January 8, 2020
Categorized: Europe | Think Policy
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IBM submitted the following letter to the U.S. Trade Representative regarding initiation of a Section 301 investigation into the government of France’s digital services tax.
December 20, 2019
The Honorable Robert Lighthizer
United States Trade Representative
600 17th Street, N.W.
Washington, DC 20006
Re: Notice of Determination and Request for Comments Concerning Action Pursuant to Section 301: France’s Digital Services Tax, Docket No. USTR-2019- 0009
Dear Ambassador Lighthizer:
International Business Machines Corporation (“IBM”) respectfully submits this written response to the Trade Representative’s request for comments concerning potential action pursuant to USTR’s Section 301 investigation on the Digital Services Tax (DST) of the Government of France. The potential action includes, but is not limited to, ad valorem duties of up to 100 percent on $2.4 billion of French goods.
IBM continues to have significant reservations about unilateral trade measures. We believe unilateral, retaliatory actions such as the proposed tariffs are unwarranted and could lead to escalating retaliation with significant negative consequences for a broad cross-section of U.S. companies and the U.S. economy. The recent statement by the European Commission that the European Union will react “as one” to any U.S. tariffs on France highlights that the risk of tit-for-tat retaliation is real.
In addition to proposed tariffs, we strongly oppose the unprecedented imposition of tariff- like fees or other restrictions on services. The United States, as the world’s largest services exporter with a services trade surplus of $270 billion in 2018, has by far the most to lose from retaliatory actions if services become the next target in escalating trade wars.
Multilateralism over unilateralism
The Administration’s December 3 letter to the Organisation for Economic Cooperation and Development (OECD) affirmed the U.S. commitment to the OECD process, as did the references in the 301 report to U.S. officials’ continued efforts to “urg[e] French officials not to enact the DST and to work with the United States to develop a multilateral tax solution that would be fair and appropriate to taxpayers and jurisdictions.” IBM agrees that an international consensus on this matter is the best way forward and urges the Administration to continue this multilateral course.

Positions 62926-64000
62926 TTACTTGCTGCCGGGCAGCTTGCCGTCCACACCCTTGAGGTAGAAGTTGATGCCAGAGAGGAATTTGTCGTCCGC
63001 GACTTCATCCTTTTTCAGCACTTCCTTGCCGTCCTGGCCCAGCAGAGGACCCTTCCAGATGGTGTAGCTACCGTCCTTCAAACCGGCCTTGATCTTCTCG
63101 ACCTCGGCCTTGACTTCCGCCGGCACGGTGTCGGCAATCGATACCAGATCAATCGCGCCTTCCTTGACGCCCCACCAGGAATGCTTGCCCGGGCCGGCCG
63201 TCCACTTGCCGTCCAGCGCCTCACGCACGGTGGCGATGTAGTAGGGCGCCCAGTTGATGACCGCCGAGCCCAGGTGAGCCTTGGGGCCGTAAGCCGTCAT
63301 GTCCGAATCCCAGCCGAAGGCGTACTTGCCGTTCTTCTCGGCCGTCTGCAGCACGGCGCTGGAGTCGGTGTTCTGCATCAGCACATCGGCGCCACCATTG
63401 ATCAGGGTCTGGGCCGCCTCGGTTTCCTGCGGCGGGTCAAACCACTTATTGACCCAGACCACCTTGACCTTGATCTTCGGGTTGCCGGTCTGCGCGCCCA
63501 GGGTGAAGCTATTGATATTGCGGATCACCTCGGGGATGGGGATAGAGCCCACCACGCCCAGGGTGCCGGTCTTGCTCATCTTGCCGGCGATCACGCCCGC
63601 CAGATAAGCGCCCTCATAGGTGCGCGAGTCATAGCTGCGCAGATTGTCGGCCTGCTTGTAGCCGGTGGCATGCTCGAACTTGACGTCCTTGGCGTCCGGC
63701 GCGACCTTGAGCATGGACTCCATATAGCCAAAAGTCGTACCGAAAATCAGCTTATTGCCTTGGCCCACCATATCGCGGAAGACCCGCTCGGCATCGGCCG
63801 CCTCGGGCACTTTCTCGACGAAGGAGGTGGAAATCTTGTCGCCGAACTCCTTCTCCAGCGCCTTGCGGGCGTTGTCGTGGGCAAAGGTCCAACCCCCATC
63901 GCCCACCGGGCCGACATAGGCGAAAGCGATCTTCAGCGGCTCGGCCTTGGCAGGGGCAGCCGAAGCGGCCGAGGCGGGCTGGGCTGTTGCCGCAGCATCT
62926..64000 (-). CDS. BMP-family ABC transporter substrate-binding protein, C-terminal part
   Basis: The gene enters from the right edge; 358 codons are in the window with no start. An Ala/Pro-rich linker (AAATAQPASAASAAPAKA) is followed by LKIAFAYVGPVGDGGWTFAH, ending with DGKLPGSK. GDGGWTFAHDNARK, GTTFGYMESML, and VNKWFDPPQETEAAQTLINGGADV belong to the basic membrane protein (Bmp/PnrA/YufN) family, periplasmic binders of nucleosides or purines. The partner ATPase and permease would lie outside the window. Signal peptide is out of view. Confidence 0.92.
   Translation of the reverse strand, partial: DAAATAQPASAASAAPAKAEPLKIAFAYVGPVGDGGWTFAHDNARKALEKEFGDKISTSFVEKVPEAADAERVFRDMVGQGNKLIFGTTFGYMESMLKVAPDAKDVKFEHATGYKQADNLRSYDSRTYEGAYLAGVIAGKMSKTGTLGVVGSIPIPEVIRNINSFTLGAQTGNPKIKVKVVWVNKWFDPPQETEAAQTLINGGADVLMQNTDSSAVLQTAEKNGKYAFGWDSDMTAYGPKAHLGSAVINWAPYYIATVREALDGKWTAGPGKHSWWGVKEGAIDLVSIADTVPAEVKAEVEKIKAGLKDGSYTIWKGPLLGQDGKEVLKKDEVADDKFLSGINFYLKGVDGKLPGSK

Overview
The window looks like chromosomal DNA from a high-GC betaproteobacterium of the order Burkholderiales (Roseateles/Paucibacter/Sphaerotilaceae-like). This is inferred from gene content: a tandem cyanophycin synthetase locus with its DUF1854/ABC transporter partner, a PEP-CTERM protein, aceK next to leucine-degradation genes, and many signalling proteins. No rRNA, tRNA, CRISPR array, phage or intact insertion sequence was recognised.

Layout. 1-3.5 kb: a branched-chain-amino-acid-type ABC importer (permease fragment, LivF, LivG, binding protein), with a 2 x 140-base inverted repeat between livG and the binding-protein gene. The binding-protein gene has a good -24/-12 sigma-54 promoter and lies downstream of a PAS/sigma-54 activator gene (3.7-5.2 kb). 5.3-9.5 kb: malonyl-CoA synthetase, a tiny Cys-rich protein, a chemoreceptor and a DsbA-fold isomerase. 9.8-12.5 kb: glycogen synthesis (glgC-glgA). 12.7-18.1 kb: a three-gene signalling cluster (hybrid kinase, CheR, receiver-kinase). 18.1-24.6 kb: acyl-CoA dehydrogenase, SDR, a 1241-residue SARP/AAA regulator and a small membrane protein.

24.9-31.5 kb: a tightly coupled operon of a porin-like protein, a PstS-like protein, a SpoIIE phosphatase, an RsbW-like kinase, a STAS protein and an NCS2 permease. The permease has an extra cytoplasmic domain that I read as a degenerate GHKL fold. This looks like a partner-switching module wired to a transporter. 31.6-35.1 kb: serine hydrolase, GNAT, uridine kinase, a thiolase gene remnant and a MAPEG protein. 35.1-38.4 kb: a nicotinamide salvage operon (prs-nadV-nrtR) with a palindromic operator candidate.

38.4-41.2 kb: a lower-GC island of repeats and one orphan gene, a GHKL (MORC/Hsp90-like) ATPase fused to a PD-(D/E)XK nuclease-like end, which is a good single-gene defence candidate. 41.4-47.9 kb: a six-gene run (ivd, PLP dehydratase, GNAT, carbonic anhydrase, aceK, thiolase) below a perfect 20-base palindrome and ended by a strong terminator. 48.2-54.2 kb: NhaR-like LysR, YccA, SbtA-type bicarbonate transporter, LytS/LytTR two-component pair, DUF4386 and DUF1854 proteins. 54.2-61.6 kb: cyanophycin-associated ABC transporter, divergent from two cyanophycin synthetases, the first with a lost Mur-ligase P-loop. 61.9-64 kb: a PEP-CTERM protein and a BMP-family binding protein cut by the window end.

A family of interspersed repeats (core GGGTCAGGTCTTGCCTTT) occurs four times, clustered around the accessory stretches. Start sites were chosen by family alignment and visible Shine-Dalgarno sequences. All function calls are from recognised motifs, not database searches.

IBM urges the United States to continue to lead the OECD tax discussions to protect U.S. business interests and ensure the stability and certainty of international tax rules. France likewise continues to participate in the OECD digital taxation project and has pledged publicly to remove its DST once the OECD reaches a final solution. We believe the U.S. should focus on reaching an expeditious conclusion of these negotiations and suspending France’s DST rather than pursuing unilateral, retaliatory measures under Section 301.
IBM welcomes President Trump’s positive remarks at his December 3 meeting with French President Emmanuel Macron shortly after the release of the Section 301 report. President Trump rightfully said, “We do a lot of trade with France and have a minor dispute…I think we’ll probably be able to work it out.” We welcome this development and recommend the United States continue to resolve the DST issue through multilateral fora, such as the OECD. This is essential to avoid harm to U.S. companies, economic growth and future job creation.
Thank you for your consideration.
Vice President, Government and Regulatory Affairs, IBM
Download the PDF letter here.